The informal contract
In some companies, people accept lower wages than they could get elsewhere, because they like certain things about their jobs. This is usually the case at nonprofits and educational institutions; but it often surfaces in the private sector, as well.
There are many reasons people stay with a job when they could make more somewhere else. For example, people at some nonprofits believe in the mission of the organization. At profitmaking companies, people may enjoy the challenge of their work; personal freedom; their co-workers; or the company mission. Workers may take great pride in their employer if the product is of high quality, or does something to help people.
One informal contract, for example, provides employees with freedom to do their work as they see fit, provided they accept lesser pay than they might get in another field. At one food distributor, this sunk into the culture to the point where the standard informal greeting to new employees became “It’s great to work here, but the pay stinks.” Those motivated by higher salaries are drawn to competitors, and replaced by that competitor’s former employees. One company had people who cared more about the money, and the other had people who cared more about the working environment.
At one college, people reported that their counterparts earned an average of $41,000; but their salaries were only $33,000, on average. When asked why they worked there, the most common answer was that they preferred to work in an academic environment.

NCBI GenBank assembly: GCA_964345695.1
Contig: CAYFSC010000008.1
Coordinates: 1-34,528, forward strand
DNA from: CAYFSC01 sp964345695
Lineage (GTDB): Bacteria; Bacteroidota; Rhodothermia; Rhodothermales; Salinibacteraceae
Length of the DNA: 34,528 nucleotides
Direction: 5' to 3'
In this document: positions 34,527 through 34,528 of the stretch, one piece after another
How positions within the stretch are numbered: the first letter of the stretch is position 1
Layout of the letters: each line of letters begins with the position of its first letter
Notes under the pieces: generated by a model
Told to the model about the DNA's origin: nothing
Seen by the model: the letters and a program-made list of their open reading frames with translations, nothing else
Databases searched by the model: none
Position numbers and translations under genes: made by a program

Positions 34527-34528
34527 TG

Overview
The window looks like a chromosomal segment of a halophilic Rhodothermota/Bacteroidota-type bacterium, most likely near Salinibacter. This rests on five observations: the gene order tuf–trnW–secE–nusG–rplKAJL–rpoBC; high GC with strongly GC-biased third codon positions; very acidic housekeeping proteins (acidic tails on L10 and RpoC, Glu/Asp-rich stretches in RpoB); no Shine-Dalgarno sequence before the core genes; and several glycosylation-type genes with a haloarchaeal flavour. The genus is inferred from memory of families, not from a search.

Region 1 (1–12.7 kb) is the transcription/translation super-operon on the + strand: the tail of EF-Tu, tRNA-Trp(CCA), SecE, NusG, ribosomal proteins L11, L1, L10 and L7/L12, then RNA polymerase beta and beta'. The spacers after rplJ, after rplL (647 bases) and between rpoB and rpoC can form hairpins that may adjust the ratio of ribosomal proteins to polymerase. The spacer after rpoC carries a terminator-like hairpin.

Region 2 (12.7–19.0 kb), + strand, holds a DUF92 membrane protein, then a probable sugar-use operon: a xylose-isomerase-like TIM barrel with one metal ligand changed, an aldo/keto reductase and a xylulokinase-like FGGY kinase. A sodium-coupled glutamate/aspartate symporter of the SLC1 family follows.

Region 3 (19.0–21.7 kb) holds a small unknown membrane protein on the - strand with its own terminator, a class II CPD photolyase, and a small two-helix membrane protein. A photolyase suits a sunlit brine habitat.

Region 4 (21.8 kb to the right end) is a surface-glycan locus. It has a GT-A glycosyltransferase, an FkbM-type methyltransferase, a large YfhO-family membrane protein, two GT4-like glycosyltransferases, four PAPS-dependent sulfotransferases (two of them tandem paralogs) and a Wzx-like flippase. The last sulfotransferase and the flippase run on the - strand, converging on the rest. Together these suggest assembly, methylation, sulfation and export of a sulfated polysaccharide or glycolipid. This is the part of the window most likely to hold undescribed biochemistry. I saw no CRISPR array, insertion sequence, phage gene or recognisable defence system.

Violations of the informal contract can have strong negative results. At two sample companies, there was great anger and frustration at such seemingly unimportant “nuisances” as the approval process for minor purchases. Requiring unnecessary approvals is seen as a violation of the contract and an indication that upper management does not trust the people who need to file them.
When people work primarily for the non-financial, intangible rewards, such as a supportive environment, challenging and important work, or pleasant co-workers, non-financial factors are important sources of motivation and dissatisfaction. Therefore, increasing feedback, communications, and engagement in decisions can have larger impacts than salary boosts.